The lovely Anais Pouliot reminds us that the French have a far more positive relationship with the sensuality of nudity than we Americans. Anais is styled by Noemie Beltran and lensed by Hannah Khymych for the June/July issue of L’Officiel. Haiar by Kayla Michele; makeup by Christine Cherbonnier.
After all, it was Coco Chanel who invented the concept of suntanning.
While one should always wear sunscrean to protect our bodies from the harmful effects of the sun’s, out of a concern for skin cancer and premature aging, the health benefits of sunshine often are downplayed.
Health Benefits of Sunshine
We know sunlight to be great mood enhancer. Sunlight increases production of serotonin, known to regulate appetite, sleep, memory and mood. Less sunlight is a predictor for depression and a key reason why we get the winter blahs in dreary climates.
Researchers at the University of Pittsburgh and Carnegie Mellon University concluded that hospital patients placed in bright rooms self-reported less stress and requested less pain medication per hour than those patients in dim rooms.
Because sunlights shuts down the body’s melatonin production, it’s a great aid in helping us maintain our individual circadian rhythms. Note that not wearing sunglasses helps the brain process sunshine, sending a signal to stop melatonin production because it’s morning and not time to be sleeping.
In the concerns of avoiding wrinkles and skin cancer, we neglect the conversation that sunlight can reduce other cancers including colon, kidney and breast cancer. Add the reality that sunshine is linked to improvements in bone health and overall mortality rates, it’s time to get healthy with sunlight. Positive outcomes in avoiding neurological, cardiovascular and immune diseases are also tied to sunlight.
Fair Skin vs Dark Skin Sun Exposure
Sun exposire should remain moderate. If one has fair skin, it’s best not to remain outside at the hottest part of the day without sunscreen. Those of us who tend to tan and not burn can go 15 minutes, while a person with darker skin can require significantly longer — as much as six times the sun exposure as the fair-skinned person to reap the same benefits of vitamin D.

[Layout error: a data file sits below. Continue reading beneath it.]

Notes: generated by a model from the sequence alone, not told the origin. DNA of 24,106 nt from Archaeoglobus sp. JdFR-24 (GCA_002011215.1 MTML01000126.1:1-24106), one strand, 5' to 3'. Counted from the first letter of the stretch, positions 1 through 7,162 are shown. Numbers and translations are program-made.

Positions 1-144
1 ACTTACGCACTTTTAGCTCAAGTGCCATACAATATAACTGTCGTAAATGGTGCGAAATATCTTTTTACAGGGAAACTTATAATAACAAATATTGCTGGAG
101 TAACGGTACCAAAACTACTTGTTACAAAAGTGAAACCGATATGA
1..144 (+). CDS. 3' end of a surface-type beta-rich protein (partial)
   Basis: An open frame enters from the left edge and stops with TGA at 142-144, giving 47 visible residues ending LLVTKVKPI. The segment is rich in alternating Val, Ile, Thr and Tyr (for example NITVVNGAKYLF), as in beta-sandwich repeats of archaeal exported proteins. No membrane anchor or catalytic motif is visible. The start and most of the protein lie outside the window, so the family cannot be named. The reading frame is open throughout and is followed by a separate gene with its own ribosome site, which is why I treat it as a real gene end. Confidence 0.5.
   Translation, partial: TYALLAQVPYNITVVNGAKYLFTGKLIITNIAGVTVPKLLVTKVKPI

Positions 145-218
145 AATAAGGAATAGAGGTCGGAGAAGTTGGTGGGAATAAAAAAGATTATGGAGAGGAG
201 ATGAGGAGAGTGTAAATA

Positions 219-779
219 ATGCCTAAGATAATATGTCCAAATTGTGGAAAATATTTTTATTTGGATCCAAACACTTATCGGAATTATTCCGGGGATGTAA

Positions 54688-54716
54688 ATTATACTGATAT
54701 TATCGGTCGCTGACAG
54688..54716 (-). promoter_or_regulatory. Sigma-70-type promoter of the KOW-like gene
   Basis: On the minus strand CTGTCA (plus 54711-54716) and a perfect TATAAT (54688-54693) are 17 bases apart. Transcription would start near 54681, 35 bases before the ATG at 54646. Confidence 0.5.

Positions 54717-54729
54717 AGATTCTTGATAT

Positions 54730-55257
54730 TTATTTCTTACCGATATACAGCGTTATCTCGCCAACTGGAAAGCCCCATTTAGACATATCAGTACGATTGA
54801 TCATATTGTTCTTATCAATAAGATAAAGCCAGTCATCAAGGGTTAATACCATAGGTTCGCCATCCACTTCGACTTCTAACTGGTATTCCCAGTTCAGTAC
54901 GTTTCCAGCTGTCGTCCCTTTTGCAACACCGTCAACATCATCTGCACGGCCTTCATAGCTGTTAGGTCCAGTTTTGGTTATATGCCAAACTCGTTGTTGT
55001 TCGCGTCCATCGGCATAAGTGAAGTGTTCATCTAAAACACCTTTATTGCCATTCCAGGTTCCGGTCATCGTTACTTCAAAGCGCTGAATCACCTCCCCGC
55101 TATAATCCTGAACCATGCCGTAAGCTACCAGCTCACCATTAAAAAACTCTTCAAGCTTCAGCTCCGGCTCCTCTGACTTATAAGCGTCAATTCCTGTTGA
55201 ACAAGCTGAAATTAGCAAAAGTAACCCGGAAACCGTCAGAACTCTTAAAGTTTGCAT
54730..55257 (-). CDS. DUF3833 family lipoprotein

Previously known as the British writer Belle de Jour, Dr. Brooke Magnanti agrees that Americans have a far different relationship with going topless than the French. Amid reports that topless sunbathing is falling out of favor, apparently not all French women have gotten the message.
Sunbathing, Sexual Guilt and Loving Our Bodies
As for the French approach to sunbathing, I embrace it and hope they don’t become conservative at a time when they inspire me. It’s believed that the increasing influence of France’s Muslim population is one factor in this trend.
Personally, I’m emerging from a very difficult period of my life and remain committed to returning — as much as possible — to what I believe was my best physical self of a decade ago.
Suffering from a major injury that nearly left me permanently disabled, I’ve lost 45 pounds and am now only about 10 pounds over my lowest weight. The trigger to my 2003/4 weight loss was sunbathing nude. Over that period, I accepted not only my physical self but my sexuality. Many times I’ve written on AOC regarding my perceived connections between weight gain, sexual guilt and self-loathing.
It’s this aspect of the European and South American acceptance of going topless that intrigues me. Some of the most Catholic countries in the world haven’t embraced America’s fundamental discomfort with nudity.
Earlier AOC articles on the health benefits of sunlight include:
On that note, let me pencil in 15 minutes of sunshine today. My loft faces north, although it does have two wonderful sets of French doors that fill the interior with fresh air. ~ Anne